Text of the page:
FCA issues update on European single electronic format
The Financial Conduct Authority (FCA) has published the latest of its Primary Market Bulletins (Issue 24) in which it provides an update on its proposals in relation to the implementation of the European single electronic format (ESEF). Proposals for a new rule to be included in the Disclosure Guidance and Transparency Rules sourcebook to implement the ESEF requirements of the Transparency Directive were published in the FCA's latest Quarterly Consultation.
The Bulletin sets out a high level overview of how ESEF works. In short, the new requirements will make it mandatory for certain issuers to produce their audited annual financial statements using the electronic format set out in a regulatory technical standard (RTS) of the European Commission. The RTS includes additional requirements for issuers who file audited, consolidated annual financial statements prepared in accordance with International Financial Reporting Standards (IFRS). These issuers must mark-up or 'tag' certain disclosures in their financial statements using structured data formatting processes.
For accounting years beginning on or after 1 January 2020, issuers will be required to prepare their annual financial report (AFR) in the new electronic reporting format and in accordance with the provisions set out in the RTS. This means that all issuers will need to submit their AFR to the National Storage Mechanism in a different file format: the Extensible Hyertext Markup Language (XHTML) format. Those issuers who prepare consolidated annual financial statements in accordance with IFRS must tag certain disclosures in their financial statements using the inline Extensible Business Reporting Language capabilities (iXBRL) which the file format supports. To do that, issuers must use the taxonomy specified in the RTS.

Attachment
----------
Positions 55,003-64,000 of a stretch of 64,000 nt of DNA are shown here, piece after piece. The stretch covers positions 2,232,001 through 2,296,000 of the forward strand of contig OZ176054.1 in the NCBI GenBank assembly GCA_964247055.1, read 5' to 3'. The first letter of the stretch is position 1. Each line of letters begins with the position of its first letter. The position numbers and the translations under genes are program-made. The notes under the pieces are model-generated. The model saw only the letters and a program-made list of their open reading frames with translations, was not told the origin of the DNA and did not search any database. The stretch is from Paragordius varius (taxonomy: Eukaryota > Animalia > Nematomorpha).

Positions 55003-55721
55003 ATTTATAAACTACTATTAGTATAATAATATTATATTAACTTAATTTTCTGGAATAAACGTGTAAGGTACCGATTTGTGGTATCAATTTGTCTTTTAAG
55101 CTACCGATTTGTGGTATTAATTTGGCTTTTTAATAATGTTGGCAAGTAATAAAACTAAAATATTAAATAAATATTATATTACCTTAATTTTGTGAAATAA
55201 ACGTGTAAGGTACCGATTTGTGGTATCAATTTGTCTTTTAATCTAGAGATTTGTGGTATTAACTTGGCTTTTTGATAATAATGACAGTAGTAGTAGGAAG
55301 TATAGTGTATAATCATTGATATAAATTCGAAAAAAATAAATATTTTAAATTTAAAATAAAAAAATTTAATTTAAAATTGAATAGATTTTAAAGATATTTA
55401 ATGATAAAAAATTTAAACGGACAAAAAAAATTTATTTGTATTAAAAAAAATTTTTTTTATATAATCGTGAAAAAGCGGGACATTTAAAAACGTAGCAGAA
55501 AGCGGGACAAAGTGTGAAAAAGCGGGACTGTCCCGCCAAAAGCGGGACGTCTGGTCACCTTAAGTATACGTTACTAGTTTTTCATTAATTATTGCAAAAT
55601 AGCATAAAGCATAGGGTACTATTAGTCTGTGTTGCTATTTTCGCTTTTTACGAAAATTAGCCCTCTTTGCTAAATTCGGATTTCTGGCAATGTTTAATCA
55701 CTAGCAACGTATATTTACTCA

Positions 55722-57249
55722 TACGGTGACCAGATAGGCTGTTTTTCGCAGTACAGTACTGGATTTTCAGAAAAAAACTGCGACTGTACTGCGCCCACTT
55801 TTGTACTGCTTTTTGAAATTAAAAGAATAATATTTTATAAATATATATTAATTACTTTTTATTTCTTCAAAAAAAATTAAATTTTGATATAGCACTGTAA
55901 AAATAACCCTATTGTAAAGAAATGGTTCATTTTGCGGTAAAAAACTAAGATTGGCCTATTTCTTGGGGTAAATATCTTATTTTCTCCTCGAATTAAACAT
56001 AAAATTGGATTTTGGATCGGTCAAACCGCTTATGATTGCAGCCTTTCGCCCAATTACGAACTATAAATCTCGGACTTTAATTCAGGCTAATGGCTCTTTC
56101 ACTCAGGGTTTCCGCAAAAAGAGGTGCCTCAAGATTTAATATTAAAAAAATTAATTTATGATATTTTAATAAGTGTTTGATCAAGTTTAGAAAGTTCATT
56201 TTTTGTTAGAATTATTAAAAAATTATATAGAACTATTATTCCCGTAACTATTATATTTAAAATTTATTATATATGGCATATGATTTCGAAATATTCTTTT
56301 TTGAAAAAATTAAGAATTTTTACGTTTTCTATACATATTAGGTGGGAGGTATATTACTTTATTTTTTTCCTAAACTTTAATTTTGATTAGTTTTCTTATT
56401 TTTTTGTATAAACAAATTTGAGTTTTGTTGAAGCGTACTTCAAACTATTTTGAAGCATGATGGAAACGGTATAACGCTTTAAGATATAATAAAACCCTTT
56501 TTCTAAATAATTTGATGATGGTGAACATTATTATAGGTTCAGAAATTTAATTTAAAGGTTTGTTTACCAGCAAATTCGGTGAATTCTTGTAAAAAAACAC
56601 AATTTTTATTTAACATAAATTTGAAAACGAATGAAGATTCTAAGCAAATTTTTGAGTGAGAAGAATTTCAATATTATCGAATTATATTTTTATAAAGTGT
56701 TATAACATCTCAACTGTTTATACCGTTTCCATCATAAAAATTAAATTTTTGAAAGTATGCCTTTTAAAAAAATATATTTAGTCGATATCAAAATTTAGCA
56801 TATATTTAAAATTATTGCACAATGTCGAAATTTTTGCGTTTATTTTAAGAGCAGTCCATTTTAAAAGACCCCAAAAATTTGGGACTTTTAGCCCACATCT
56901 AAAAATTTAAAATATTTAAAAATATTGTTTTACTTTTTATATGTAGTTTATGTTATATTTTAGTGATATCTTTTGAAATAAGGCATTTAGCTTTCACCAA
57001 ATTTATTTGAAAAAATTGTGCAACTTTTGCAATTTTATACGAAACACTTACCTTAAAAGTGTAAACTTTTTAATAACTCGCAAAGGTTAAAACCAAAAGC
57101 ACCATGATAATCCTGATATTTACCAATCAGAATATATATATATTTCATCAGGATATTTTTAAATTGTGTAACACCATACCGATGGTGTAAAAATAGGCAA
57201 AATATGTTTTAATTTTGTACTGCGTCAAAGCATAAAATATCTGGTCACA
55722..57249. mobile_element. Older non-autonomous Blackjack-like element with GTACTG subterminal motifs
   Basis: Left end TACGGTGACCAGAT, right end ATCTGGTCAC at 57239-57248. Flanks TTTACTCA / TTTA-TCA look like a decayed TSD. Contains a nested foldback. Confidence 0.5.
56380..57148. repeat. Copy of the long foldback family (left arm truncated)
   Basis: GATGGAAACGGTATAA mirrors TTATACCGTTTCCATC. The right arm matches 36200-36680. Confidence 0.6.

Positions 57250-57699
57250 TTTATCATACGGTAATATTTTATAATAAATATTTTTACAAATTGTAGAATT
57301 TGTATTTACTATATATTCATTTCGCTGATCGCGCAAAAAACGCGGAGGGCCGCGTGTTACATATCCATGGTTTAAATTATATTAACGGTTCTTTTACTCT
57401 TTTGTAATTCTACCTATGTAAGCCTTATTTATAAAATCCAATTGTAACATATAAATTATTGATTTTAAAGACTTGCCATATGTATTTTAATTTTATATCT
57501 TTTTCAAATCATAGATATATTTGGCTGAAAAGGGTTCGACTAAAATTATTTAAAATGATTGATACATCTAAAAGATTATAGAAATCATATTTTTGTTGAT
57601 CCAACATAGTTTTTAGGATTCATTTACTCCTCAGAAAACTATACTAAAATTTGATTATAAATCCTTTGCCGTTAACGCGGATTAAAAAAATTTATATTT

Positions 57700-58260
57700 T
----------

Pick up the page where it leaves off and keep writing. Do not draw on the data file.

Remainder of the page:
There will be various options available to issuers transitioning to the production of their AFR in the iXBRL format. For example, some may integrate tagging into their existing internal process for producing AFRs. Others may outsource the work to a third party, such as a design agency.
The Bulletin also flags that the European Securities and Markets Authority (ESMA) has published guidance materials on its website to assist in preparing for ESEF.
Responses to the FCA's Quarterly Consultation must be submitted by 1 November 2019.
LSE launches "Green Economy Mark"
The London Stock Exchange (LSE) has launched a "Green Economy Mark" which recognises equity issuers on all segments of the main market and AIM with "green revenues" which derive from products and services that contribute to the global green economy of more than 50% of their total annual revenues. The underlying methodology incorporates the "Green Revenues data model" developed by FTSE Russell. The Green Economy Mark is offered to issuers on a voluntary basis.
The LSE has also launched the Sustainable Bond Market (SBM) which aims to build upon the success of its Green Bond Segment, launched in 2015. The SBM includes new dedicated segments for social and sustainability bonds, in addition to the existing Green Bond Segment. These new segments further enable investors to distinguish between different types of sustainable bonds, based on independently verified frameworks and use of proceeds.